4. In one embodiment, the sample is then treated with a high concentration of ribonuclease and detergent at an elevated temperature, in order to degrade any probe/target complexed due to non-specific hybridization of the probe(s).
5. The solution containing the target-probe complex is now brought into contact with a surface containing purified antibody (polyclonal or monoclonal) directed against DNA/RNA hybrids. This surface can be the inside or outside of a plastic tube, a microtiter plate well, a dipstick paddle, magnetic beads or polystyrene micro or macro beads. The target-probe complex is allowed to bind to the antibody and the non-hybridized probe and non-Salmonella targets are washed away with the use of a buffered solution at room temperature.
6. A streptavidin-enzyme conjugate is added and, following incubation, excess conjugate is removed by washing.
7. A chromogenic substrate for the enzyme then is added to the plastic surface, and a solution product is formed.
8. The color developed in the tube is a function of the amount of specific target captured and is quantified using a spectrophotometer or ELISA plate reader.
Streptavidin Capture Format
1. In one embodiment, bacteria are lysed, neutralized and hybridized with a biotinylated probe or probe set as described above. Alternatively, the organisms' cell wall may be weakened by enzymatic treatment and then lysed by the addition of a chaotropic salt (e.g. guanidinium thiocyanante) and probe or probes.
2. After hybridization, in one embodiment, the sample is then treated with a high concentration of ribonuclease and detergent at an elevated temperature, in order to destroy any probe/target complex which is due to non-specific hybridization of the probe(s). This step is not used with chaotrope lysis.
3. The solution containing the target-probe complex is now brought into contact with a surface containing bound streptavidin. As in the antibody capture method, this surface can be in a variety of configurations. The target-probe complex and free probe binds to the surface via the biotin-avidin bridge, and the non-hybridized nucleic acid is removed through a series of washes.
4. The bound target-probe complex (DNA/RNA hybrid) is differentiated from the surface bound excess free probe by the addition of specific antibody directed against DNA/RNA hybrids (polyclonal or monoclonal). In one embodiment, this antibody is directly conjugated to an enzyme such as horseradish peroxidase or alkaline phosphatase.
5. If an antibody enzyme conjugate was used for binding to the DNA/RNA hybrids, substrate is then added and the bound enzyme-probe-target complex detected by the generation of colored product as described above. An unconjugated primary antibody can be detected by the addition of a second antibody-enzyme conjugate with specificity against the first antibody (e.g., goat anti-mouse horseradish peroxidase conjugate for a monoclonal) and subsequent substrate addition and colored product generation.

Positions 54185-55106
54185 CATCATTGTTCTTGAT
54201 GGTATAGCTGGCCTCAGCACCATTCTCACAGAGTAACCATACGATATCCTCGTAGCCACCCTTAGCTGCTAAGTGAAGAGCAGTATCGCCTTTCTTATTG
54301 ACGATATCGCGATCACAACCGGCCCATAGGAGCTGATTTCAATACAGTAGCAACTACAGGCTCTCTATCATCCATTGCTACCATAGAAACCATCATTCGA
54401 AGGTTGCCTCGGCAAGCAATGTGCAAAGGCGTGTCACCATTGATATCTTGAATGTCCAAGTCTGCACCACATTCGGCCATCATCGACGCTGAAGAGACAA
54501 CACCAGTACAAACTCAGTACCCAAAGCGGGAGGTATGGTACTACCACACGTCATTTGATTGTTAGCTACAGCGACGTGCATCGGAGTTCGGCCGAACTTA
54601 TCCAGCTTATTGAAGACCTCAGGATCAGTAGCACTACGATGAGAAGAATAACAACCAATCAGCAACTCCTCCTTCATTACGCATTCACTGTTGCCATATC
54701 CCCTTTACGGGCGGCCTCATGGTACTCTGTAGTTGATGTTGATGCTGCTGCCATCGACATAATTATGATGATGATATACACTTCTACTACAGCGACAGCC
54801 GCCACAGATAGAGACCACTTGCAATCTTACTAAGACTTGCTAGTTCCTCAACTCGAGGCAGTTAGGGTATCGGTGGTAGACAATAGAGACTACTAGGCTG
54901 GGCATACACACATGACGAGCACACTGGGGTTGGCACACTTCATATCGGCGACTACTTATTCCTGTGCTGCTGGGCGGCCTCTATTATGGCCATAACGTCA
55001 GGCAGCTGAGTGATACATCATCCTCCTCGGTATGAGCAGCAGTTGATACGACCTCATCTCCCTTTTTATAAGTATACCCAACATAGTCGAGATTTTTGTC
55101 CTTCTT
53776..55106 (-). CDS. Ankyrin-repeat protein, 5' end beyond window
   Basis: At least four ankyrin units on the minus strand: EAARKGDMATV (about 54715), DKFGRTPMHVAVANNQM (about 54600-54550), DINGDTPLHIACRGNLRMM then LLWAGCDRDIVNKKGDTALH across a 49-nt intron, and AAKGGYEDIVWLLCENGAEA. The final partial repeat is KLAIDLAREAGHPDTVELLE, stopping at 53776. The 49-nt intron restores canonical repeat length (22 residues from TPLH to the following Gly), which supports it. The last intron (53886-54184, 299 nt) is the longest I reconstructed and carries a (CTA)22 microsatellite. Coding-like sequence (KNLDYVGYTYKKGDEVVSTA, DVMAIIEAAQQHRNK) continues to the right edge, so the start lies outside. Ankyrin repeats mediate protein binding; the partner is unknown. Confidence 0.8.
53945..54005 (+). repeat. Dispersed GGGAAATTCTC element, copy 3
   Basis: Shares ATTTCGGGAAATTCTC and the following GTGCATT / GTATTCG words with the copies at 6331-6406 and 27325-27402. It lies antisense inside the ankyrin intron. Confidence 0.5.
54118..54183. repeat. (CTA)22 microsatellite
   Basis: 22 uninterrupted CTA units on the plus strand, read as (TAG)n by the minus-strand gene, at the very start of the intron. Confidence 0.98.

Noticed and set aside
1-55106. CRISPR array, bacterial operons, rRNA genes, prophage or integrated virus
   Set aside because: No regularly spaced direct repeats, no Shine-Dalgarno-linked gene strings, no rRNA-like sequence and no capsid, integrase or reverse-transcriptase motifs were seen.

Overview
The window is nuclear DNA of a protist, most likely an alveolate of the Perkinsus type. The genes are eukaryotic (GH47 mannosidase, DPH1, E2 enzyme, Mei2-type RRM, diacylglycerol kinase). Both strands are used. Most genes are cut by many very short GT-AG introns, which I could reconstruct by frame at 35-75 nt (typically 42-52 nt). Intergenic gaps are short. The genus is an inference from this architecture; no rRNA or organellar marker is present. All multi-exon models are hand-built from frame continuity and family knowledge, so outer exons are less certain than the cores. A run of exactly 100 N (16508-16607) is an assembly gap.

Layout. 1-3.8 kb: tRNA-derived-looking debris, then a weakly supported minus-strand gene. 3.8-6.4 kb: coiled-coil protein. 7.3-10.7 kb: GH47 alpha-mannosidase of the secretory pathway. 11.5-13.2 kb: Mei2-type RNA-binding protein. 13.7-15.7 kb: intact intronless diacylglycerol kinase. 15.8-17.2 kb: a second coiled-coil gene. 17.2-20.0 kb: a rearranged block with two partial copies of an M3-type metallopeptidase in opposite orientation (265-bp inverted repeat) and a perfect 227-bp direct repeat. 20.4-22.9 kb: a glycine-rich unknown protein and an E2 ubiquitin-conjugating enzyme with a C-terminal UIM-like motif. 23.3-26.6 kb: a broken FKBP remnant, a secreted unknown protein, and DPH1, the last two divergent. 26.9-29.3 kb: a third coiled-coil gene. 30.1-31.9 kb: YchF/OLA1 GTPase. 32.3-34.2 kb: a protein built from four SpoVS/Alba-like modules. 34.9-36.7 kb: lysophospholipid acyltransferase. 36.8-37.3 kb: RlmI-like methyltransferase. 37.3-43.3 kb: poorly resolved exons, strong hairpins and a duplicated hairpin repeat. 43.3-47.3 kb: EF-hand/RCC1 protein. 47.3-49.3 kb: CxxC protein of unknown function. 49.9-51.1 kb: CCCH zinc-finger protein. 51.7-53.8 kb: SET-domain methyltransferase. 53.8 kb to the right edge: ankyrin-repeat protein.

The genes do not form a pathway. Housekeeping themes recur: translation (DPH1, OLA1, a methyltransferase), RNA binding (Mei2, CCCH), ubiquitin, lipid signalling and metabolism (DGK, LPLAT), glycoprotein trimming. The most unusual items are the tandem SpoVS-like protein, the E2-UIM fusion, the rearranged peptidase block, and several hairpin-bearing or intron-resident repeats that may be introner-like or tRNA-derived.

Homopolymer Capture-Single Probe Format
1. Bacteria are lysed by either of the two lysis procedures detailed above.
2. Hybridization is carried out with probe or probes that have been enzymatically tailed with 20-200 dA residues at the 3' end.
3. In one embodiment, a high concentration of RNAase and detergent is then added and allowed to digest any non-specifically hybridized target RNA.
4. The solution containing the target-probe complex is then brought into contact with a surface containing bound dT homopolymer 15-3000 nucleotides in length, under conditions that will allow hybridization between the dT and the dA "tail" of the probe, thus capturing the target-probe complex, as well as any remaining free probe.
5. Unhybridized nucleic acids and cellular debris are washed away, leaving the captured DNA/RNA complex attached via the dA-dT homopolymer.
6. The bound target-probe complex (DNA/RNA hybrid) is differentiated from the surface-bound excess free probe by the addition of specific antibody directed against DNA/RNA hybrids (polyclonal or monoclonal). In one embodiment, this antibody is directly conjugated to an enzyme such as horseradish peroxidase or alkaline phosphatase.
7. If an antibody enzyme conjugate was used for binding to the DNA/RNA hybrids, substrate is then added and the bound enzyme-probe-target complex detected by the generation of colored product. An unconjugated primary antibody can be detected by the addition of a second antibody-enzyme conjugate with specificity against the first antibody (e.g., goat anti-mouse horseradish peroxidase conjugate for a monoclonal) and substrate addition and colored product generation.
Homopolymer Capture--Dual Probe Format
1. Bacteria are lysed by either of the two lysis procedures detailed above.
2. Hybridization is carried out with 2 different probes, at least one of which, but not necessarily both of which, should preferentially anneal Salmonella target molecules. The capture probe or probes are enzymatically tailed with 20-200 dA residues at the 3' end, and the reporter probes (oligomeric or polymeric DNA or RNA) are labeled either chemically or enzymatically with biotin.
3. The solution containing the target-probe complex is then brought into contact with a surface containing bound dT homopolymer 15-3000 nucleotides in length, under conditions that will allow hybridization between the dT and the dA "tail" of the probe, thus capturing the target-probe complex, as well as any remaining free capture probe.
4. Unhybridized nucleic acids and cellular debris are washed away, leaving the captured DNA/RNA complex attached via the dA-dT homopolymer.
5. The bound biotinylated reporter probe is detected by the addition of a streptavidin-enzyme complex, incubation to allow specific binding, washing to remove non-bound complex, addition of substrate and subsequent color development, as described in the antibody capture section above.